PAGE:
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The Lesser of Two Evils

July 20, 2015

By Find Jay on Google+

While words of love, soft and tender, may not win a girl's heart anymore, those of us who use words as tools would believe otherwise. A Hasidic sage reminds us that the world only came into being when God spoke; that for that reason, the world itself was created by words. Not understanding words scatters their meaning. They then become only things, which are nothing more than words in exile.

We love words and always have. A new word is like a raw diamond. It only shines when cut properly.

What about the word "ethics?" Is it something we "do" or something we "are?" Discussing Harper Lee's "To Kill A Mockingbird", the late Monroe Freedman, suggested the latter. Atticus Finch, the professor suggested, did only what he had to do when the court appointed him to represent a black defendant, doing so in a courthouse where he knew black citizens couldn't even use the bathroom. This was scarcely "ethical." Now with publication of

The Lesser of Two Evils

"Go Set A Watchman," a prequel or sequel purportedly penned by Lee, we discover that Atticus Finch is a bigot and not the person we thought he was. How were we so wrong, or is it that we looked at things, instead of words?

The words are all that's real. Ethics is not pragmatics. Ethics is not what we do, but who we are, and that goes for Atticus Finch as well.

Justice is all about playing fair. Judges are in charge of seeing to it that the rules are obeyed. These principles, drilled into our national psyche on the baseball fields of America, are rather intuitive. That's what makes the problem of spoliation so distasteful. Spoliation is based on the deceit that if one can't win with the evidence at hand, one has to destroy it. Judges are supposed to punish that sort of cheating very severely.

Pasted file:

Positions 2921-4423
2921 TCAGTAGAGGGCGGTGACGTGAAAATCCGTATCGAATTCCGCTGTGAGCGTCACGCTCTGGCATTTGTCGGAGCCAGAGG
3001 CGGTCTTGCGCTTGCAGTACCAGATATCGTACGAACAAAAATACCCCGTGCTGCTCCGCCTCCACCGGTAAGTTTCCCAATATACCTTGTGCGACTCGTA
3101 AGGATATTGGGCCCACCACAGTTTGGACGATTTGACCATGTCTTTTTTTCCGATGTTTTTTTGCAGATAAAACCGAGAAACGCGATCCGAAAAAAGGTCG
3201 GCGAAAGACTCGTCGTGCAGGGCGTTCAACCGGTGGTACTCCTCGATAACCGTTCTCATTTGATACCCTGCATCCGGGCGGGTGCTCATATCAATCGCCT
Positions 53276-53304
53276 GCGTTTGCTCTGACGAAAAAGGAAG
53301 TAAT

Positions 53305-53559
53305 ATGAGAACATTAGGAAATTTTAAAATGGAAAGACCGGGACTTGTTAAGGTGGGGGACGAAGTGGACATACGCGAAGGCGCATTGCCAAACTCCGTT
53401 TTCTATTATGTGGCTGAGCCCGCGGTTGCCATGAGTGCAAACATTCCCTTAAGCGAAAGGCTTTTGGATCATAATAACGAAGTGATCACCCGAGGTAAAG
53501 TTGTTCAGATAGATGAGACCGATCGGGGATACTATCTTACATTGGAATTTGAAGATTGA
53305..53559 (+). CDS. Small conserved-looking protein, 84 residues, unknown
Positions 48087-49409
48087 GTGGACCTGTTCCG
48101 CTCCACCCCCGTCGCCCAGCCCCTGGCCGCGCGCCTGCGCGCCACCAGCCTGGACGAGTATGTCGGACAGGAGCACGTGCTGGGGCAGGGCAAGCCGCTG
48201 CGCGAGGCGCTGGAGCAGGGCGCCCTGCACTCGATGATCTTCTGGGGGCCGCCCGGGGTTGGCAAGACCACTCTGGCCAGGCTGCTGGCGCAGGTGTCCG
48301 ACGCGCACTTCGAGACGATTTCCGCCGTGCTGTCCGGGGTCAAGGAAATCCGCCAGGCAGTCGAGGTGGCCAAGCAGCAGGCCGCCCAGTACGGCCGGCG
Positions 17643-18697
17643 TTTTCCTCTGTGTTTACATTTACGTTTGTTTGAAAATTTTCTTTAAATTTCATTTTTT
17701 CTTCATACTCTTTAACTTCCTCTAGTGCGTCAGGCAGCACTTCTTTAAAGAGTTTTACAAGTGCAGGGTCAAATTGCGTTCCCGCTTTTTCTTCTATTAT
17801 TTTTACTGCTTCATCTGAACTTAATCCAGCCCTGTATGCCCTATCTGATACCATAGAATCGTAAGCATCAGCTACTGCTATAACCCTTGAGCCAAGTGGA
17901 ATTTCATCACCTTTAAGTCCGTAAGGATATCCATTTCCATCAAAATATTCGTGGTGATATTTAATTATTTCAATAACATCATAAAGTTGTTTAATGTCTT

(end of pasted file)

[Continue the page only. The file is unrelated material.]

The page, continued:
In Morales v. City of New York, 2015

NY Slip Op 06121 (2d Dep't 7/15/15), plaintiff, a detective in the Emergency Services Unit of the NYPD, was injured while changing the CO² cylinder on a tranquilizer gun. The end cap of the gun was the key to liability. Not only was the end cap "lost", but so was the gun once repaired with a new end cap. This occurred 30 days or so before the service of plaintiff's notice of claim.

While the trial court struck the City's answer for its conduct, AD2 only grants plaintiff a negative inference at trial, because striking the answer is too "drastic" a remedy. After all, the "loss" of the end cap and gun were never proven to be intentional and the effect of their loss affected both plaintiff and the City equally. While the City may have "lost" the evidence, the prejudice was mutual. Plaintiff could still prove his case without that evidence. Really?

The message is clear and defendants are taking note, both in state and federal practice. No document or other piece of evidence is immune from "loss." A mere negative inference, sympathetically explained to a jury ("Hey, things happen") is better than damaging evidence that can never be explained away.